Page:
A study published Tuesday in the journal Trends in Ecology & Evolution found that birds and mice are experiencing changes in their beaks and ears that researchers attribute to rising global temperatures.

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green parrots in Brazil
Credit: Holger Leue / Getty Images

A new study reports that climate change could be altering animals' bodies. 

USA Today reports that a team of researchers led by Sara Ryding of Deakin University in Australia published a study Tuesday in the journal Trends in Ecology & Evolution that provides evidence that warm-blooded animals are undergoing changes to their beaks, legs, and ears as a result of the warming climate

Researchers used Allen's Rule—which states that animals in colder climates have shorter limbs and appendages than animals living in warmer climates—to measure the changes. 

"This implicates the increased frequency of extreme climate events in causing morphological shifts, in addition to the general rise in temperature associated with climate change," the study states. "It is noteworthy that the examples given here range across broad geographic areas, from the Arctic to tropical regions of Australia."

The study recorded the largest change in birds from Australia and North America, noting an average increase of 4% to 10% in bill surface area in Australian parrots since 1871. In North America, researchers found that the dark-eyed junco bird species also experienced an increase in bill size. 

As for other species, wood mice were found to have larger ears, and bats had grown larger wings. As temperatures rise, animals must find ways to cool down. While birds regulate body temperature through their beaks, mammals can do so through their ears, per USA Today

Ryding, the researcher who led the study, warned that not all animals would adapt to steadily increasing temperatures across the globe.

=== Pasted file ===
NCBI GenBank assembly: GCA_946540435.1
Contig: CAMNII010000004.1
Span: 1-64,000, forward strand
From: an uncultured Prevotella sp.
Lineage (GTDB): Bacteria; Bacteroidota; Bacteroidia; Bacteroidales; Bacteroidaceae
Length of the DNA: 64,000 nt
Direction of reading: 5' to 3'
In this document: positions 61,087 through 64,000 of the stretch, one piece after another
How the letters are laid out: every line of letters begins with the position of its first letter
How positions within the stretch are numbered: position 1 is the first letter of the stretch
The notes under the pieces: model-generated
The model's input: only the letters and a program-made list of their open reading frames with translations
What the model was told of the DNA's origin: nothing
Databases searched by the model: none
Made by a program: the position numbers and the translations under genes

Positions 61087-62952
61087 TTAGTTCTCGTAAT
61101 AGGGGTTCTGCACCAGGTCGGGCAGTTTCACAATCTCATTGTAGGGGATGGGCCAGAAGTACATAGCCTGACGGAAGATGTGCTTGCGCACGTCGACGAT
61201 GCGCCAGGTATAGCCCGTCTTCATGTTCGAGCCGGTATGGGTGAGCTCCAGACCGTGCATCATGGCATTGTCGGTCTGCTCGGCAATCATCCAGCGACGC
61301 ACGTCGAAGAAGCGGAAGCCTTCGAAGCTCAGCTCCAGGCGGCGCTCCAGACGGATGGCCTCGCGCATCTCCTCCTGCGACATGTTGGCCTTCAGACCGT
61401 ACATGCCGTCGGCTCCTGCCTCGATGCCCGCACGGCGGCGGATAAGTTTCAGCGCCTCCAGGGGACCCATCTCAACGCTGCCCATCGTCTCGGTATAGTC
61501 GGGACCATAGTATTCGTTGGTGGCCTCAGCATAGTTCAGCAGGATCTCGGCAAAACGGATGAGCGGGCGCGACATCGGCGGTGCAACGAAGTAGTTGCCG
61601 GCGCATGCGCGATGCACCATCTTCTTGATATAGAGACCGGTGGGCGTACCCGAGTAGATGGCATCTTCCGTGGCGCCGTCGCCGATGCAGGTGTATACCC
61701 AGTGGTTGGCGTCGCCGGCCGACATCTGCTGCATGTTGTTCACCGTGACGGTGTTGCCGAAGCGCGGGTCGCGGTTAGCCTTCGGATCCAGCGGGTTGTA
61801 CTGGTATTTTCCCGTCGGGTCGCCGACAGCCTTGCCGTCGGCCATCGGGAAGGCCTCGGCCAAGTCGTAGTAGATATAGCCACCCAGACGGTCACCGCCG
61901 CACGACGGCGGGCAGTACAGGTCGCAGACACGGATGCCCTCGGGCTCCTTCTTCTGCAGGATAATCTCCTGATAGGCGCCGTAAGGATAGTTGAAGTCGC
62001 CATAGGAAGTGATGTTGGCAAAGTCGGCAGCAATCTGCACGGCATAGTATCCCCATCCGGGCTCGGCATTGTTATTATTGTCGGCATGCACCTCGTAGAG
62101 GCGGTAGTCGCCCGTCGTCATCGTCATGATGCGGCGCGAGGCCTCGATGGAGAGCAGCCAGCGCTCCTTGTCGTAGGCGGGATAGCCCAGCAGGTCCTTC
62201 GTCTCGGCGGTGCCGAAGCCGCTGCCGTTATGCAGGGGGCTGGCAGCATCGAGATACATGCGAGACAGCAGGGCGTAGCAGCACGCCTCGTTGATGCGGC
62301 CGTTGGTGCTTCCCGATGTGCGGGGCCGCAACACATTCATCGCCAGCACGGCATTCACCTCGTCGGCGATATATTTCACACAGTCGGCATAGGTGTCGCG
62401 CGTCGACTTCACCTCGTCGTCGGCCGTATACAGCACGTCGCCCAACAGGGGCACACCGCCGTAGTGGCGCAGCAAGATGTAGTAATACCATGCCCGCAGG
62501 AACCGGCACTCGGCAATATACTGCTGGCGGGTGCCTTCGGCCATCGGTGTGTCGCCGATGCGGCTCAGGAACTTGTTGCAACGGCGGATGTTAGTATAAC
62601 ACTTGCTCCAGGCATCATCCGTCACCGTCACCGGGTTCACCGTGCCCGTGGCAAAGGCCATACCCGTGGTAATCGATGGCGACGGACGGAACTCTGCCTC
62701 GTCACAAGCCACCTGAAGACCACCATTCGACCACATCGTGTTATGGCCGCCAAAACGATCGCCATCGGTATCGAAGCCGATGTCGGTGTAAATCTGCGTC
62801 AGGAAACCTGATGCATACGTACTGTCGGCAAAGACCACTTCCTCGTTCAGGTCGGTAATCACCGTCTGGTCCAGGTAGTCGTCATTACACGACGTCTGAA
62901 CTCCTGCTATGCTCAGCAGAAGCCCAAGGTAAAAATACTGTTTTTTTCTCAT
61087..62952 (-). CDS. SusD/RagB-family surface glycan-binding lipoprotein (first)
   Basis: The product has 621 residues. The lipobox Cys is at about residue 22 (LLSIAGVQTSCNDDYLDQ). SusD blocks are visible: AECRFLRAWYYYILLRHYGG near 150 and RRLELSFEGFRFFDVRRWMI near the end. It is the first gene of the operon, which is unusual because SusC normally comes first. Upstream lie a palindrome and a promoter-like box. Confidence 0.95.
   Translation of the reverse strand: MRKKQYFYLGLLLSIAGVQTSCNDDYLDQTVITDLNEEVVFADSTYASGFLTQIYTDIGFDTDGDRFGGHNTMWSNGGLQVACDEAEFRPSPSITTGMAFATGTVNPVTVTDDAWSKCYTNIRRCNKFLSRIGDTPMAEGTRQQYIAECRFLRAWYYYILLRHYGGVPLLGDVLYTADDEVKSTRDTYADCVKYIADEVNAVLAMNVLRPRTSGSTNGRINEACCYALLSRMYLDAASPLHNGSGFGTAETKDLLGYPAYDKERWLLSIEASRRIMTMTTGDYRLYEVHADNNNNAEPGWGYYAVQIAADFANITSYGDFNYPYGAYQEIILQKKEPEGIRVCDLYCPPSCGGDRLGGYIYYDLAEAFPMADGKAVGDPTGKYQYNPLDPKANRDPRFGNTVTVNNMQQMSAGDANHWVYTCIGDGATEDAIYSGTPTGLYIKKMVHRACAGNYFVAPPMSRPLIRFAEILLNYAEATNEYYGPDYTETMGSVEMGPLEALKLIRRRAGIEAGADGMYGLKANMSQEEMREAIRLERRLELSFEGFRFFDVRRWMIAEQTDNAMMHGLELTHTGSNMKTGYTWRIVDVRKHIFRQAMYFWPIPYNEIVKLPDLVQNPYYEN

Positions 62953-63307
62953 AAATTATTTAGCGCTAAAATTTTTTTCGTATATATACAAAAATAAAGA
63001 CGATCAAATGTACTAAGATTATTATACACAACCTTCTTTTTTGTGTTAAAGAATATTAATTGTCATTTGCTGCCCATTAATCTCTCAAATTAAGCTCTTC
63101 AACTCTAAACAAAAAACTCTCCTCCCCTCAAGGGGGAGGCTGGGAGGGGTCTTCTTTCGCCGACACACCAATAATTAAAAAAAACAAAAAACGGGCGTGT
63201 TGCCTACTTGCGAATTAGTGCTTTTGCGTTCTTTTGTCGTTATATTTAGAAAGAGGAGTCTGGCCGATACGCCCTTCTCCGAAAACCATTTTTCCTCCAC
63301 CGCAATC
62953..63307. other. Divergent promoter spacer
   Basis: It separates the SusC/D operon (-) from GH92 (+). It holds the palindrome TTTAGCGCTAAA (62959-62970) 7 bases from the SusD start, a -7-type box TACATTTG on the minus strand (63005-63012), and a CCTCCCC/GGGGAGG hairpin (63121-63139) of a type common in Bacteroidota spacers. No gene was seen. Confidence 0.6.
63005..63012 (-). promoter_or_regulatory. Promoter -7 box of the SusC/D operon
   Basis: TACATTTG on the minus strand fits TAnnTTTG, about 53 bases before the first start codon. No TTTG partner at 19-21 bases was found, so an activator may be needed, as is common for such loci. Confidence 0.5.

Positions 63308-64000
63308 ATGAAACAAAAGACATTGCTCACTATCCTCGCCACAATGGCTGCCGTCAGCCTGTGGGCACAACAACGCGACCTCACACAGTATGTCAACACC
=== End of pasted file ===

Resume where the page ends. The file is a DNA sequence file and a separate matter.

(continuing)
"A lot of the time, when climate change is discussed in mainstream media, people are asking 'Can humans overcome this?' or 'What technology can solve this?' " Ryding said. 

"It's high time we recognized that animals also have to adapt to these changes, but this is occurring over a far shorter timescale than would have occurred through most of evolutionary time," she continued. "The climate change that we have created is heaping a whole lot of pressure on them, and while some species will adapt, others will not."

She added, "We might end up with a live-action Dumbo in the not-so-distant future." 

Although the researchers noticed animals adapting to the changing climate, Ryding cautioned that their changing bodies do not mean "all is 'fine.' "

"It just means they are evolving to survive it," she explained. "We're not sure what the other ecological consequences of these changes are, or indeed that all species are capable of changing and surviving."

The study published by Ryding's team notes that different species—not just birds—are also affected by the shape-shifting phenomenon. 

"Previous studies have shown cases where shape-shifting is happening, but these have focused on individual species or groups. Our review paper combines all of these to show how widespread this phenomenon seems to be," Ryding told CNN

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